Mr. Mierzwinski said that such provisions would establish dangerous exceptions to existing privacy laws.
Preemption, which imposes the federal regulation over any stricter state legislation, is an especially hot issue. Consumer groups - and state lobbyists - feel preemption deprives states of the right to enact tougher standards for credit reporting.
Confusion Seen Ahead
Some of the credit bureau and lender advocates, who lobbied hard for nationwide consistency, were unhappy with what they got: preemption for six or eight years, after which states can change the rules, unless Congress acts again.
"Both the Senate and House bills, as they came out of committee, would have made preemptions permanent, and that would have been far better from the industry's perspective," said Lamar Smith, vice president of government relations for Visa
Philip Corwin, director of retail banking, American Bankers Association said, "What concerns us is that with a sunset on preemption, the next likely legislation will be state legislation. Different states will be going off in wildly different directions."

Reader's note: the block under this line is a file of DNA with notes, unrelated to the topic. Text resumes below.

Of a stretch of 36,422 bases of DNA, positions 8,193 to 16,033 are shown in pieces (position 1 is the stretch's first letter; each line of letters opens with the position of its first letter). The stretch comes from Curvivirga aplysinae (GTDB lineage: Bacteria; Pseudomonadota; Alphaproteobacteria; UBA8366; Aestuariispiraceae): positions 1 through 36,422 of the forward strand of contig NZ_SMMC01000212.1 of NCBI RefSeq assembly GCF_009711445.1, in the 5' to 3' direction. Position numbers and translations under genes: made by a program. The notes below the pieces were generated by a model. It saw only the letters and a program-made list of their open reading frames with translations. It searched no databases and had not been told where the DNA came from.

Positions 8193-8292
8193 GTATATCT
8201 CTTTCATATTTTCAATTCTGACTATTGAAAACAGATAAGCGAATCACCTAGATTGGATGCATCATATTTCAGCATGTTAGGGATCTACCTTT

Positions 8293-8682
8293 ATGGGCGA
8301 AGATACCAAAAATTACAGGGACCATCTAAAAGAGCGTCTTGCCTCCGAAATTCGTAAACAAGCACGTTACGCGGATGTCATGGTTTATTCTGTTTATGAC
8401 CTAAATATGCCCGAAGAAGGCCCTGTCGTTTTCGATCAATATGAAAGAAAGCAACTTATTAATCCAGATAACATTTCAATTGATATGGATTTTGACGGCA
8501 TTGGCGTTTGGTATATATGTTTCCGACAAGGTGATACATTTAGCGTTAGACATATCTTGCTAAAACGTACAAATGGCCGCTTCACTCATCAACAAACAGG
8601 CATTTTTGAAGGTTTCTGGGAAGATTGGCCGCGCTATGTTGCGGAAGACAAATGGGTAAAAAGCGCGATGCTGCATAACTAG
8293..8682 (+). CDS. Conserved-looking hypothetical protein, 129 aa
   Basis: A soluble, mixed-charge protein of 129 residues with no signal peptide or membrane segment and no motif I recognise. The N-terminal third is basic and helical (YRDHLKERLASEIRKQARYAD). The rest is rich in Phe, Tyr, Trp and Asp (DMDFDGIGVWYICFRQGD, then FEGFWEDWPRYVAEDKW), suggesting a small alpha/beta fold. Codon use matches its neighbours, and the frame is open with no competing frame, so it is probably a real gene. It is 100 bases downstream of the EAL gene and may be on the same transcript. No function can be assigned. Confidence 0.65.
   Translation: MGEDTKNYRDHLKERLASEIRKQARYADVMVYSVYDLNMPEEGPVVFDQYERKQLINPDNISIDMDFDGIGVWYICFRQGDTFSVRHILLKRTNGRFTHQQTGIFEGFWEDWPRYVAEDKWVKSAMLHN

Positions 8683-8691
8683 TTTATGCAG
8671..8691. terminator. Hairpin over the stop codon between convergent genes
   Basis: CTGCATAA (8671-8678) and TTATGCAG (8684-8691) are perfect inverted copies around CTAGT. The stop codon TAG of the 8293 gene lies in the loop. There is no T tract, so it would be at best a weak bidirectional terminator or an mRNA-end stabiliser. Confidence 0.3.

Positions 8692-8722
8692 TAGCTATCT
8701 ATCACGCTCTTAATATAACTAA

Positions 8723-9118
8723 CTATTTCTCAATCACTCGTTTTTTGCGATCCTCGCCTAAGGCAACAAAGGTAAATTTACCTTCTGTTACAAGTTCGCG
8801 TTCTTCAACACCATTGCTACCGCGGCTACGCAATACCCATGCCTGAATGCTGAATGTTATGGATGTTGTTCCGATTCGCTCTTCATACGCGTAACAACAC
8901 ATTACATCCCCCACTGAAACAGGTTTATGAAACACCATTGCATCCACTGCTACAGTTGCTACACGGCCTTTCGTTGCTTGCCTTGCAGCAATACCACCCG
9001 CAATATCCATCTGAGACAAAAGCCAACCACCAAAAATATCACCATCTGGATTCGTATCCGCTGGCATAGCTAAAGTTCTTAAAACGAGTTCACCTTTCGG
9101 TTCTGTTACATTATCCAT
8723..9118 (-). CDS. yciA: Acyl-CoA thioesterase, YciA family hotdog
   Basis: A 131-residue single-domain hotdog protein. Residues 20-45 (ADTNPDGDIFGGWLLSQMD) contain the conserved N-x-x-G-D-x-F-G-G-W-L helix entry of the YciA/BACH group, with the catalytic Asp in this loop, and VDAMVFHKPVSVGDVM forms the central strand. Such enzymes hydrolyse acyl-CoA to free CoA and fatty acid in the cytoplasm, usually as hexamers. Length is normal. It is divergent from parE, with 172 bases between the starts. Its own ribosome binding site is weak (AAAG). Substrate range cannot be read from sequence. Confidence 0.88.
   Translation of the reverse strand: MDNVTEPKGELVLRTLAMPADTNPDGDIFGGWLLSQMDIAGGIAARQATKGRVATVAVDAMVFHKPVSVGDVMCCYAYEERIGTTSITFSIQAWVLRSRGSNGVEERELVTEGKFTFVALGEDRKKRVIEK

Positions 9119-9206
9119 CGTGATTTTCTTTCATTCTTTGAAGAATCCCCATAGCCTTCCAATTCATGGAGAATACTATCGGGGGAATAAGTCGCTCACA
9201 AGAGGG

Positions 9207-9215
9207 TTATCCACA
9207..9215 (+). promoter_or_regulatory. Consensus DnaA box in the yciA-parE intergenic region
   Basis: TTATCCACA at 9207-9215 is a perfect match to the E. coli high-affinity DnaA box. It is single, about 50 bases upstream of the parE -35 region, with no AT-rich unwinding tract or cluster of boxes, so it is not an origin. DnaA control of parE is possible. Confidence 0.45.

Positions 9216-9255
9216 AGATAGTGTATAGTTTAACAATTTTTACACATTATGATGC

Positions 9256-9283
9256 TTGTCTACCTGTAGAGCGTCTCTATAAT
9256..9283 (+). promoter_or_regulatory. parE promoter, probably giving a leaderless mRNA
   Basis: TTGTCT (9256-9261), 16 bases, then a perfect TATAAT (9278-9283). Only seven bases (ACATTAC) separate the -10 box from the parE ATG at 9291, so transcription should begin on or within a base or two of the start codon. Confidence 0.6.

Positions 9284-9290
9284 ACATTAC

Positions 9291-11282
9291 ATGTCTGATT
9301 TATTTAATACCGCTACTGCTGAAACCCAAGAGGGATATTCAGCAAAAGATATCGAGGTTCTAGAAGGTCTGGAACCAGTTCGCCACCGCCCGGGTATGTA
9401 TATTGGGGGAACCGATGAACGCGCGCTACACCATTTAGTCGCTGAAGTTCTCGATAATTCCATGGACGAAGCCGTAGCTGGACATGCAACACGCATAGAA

He explained that compliance will be an expensive proposition for banks from an operational viewpoint. With the possibility of 50 different state laws governing compliance, bankers worry they will face greater liabilities.
"I have no doubts that when the sunset approaches, the consumer groups will begin to push unreasonable legislation proposals in state capitals around the nation," said Mr. Corwin.
Mr. Binzel of MasterCard said consumers in some states could be the true losers after preemption expires.
"If a state enacts liability standards that are onerous to a credit grantor, then the grantor will decide not to extend credit to residents of that state, decreasing the amount of competition for credit products in that state," which could mean higher interest rates, Mr. Binzel said.
Another sticking point concerns prescreening, the technique banks use to identify creditworthy prospects for target marketing. The new rules would allow banks to change their minds if the consumer's circumstances changed after a credit offer was extended.